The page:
First Things First
Reading the Word with Luther
Scripture Text: Matthew 6:25–33
Series: Reading the Word with Luther
25 “Therefore I tell you, do not be anxious about your life, what you shall eat or what you shall drink, nor about your body, what you shall put on. Is not life more than food, and the body more than clothing? 26 Look at the birds of the air: they neither sow nor reap nor gather into barns, and yet your heavenly Father feeds them. Are you not of more value than they? 27 And which of you by being anxious can add one cubit to his span of life? 28 And why are you anxious about clothing? Consider the lilies of the field, how they grow; they neither toil nor spin; 29 yet I tell you, even Solomon in all his glory was not arrayed like one of these. 30 But if God so clothes the grass of the field, which today is alive and tomorrow is thrown into the oven, will he not much more clothe you, O men of little faith? 31 Therefore do not be anxious, saying, ‘What shall we eat?’ or ‘What shall we drink?’ or ‘What shall we wear?’ 32 For the Gentiles seek all these things; and your heavenly Father knows that you need them all. 33 But seek first his kingdom and his righteousness, and all these things shall be yours as well.
Matthew 6:25–33, RSV
This is the chief passage in this sermon, and states the manner in which we are to proceed to obtain the divine or eternal gift, and what we need for this life. Would you rightly look to that of which it behooves you to take care, then let this be the first, aye, your only care, that you strive according to God’s Word to do your duty, to serve him in his kingdom as his Word teaches you—for in this consists the righteousness belonging to this kingdom—and to prize his Word more highly than all pertaining to this temporal life.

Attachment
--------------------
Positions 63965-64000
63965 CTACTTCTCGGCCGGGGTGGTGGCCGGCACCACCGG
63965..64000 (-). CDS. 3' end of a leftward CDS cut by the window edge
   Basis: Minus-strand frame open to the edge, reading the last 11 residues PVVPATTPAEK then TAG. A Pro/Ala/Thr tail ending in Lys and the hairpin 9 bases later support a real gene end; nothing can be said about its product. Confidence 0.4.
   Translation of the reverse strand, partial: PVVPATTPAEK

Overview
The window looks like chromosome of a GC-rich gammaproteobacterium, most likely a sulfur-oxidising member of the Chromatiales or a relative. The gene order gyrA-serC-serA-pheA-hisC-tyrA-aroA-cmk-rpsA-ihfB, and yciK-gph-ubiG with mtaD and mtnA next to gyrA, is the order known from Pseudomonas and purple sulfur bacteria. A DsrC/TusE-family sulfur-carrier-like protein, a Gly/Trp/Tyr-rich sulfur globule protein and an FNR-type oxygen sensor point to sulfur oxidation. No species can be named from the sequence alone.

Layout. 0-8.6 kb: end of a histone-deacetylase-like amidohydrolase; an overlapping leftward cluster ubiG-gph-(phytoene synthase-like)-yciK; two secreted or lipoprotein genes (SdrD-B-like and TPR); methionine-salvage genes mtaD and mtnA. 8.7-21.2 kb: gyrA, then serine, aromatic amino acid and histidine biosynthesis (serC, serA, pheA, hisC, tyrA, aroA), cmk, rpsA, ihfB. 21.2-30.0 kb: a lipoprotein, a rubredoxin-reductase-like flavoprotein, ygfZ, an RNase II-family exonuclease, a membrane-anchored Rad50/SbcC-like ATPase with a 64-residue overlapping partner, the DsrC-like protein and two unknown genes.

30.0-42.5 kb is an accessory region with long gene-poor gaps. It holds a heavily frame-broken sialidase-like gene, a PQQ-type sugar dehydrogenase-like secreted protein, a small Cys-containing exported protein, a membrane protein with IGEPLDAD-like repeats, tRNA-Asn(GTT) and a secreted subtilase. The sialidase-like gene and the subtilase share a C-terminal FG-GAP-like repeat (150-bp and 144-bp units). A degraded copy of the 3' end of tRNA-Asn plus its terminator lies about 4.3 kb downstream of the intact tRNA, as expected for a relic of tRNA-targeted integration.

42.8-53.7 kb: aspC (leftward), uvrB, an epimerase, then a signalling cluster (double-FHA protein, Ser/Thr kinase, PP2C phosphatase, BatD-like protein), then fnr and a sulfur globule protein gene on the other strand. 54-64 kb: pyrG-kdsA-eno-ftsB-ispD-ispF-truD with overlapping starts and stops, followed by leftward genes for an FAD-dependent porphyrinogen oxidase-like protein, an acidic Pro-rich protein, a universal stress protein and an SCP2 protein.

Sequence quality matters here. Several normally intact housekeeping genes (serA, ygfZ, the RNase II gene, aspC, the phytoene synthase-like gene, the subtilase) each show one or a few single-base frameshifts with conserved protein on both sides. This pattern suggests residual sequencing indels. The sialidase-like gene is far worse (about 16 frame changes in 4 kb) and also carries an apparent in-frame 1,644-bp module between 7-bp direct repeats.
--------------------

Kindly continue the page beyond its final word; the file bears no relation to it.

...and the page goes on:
If you have done this you have done well and provided well, and you need not take any further burdens upon you, nor cherish any cares in your heart; indeed, it should be much too small a thing for you to care for so slight a matter as the wants of your daily bread, and thus to aggrieve yourselves. Rather do this for the honor of God and for your own benefit, that you strive after the great and eternal good; if you attain and keep this, the rest will surely take care of itself. Neither can you obtain it from God in any better way than by first seeking and asking of him great things.
It is to his liking that we ask great things of him, and he is pleased to give them. Since he gladly gives great things, he will not stint the small things, but will throw them into the bargain. God has often caused many pious people, who have helped in building up God’s kingdom, have served the Church and furthered God’s Word, to experience this. God has richly blessed them with goods and honor. This is evidenced not only by the examples of the Scriptures, but also by the history of some of our pious kings and princes, who, having liberally given for the ministry and for schools, have not become poorer, but were more richly blessed of God and have reigned in peace, in victory and good fortune. God would gladly do this still, if the world would happily follow the well-meant advice which is given here, and not with unbelief, greed and unchristian scheming rage against his Word to its own harm and ruin.
Luther, Martin, and John Sander. Devotional Readings from Luther’s Works for Every Day of the Year. Augustana Book Concern, 1915, pp. 331–32.
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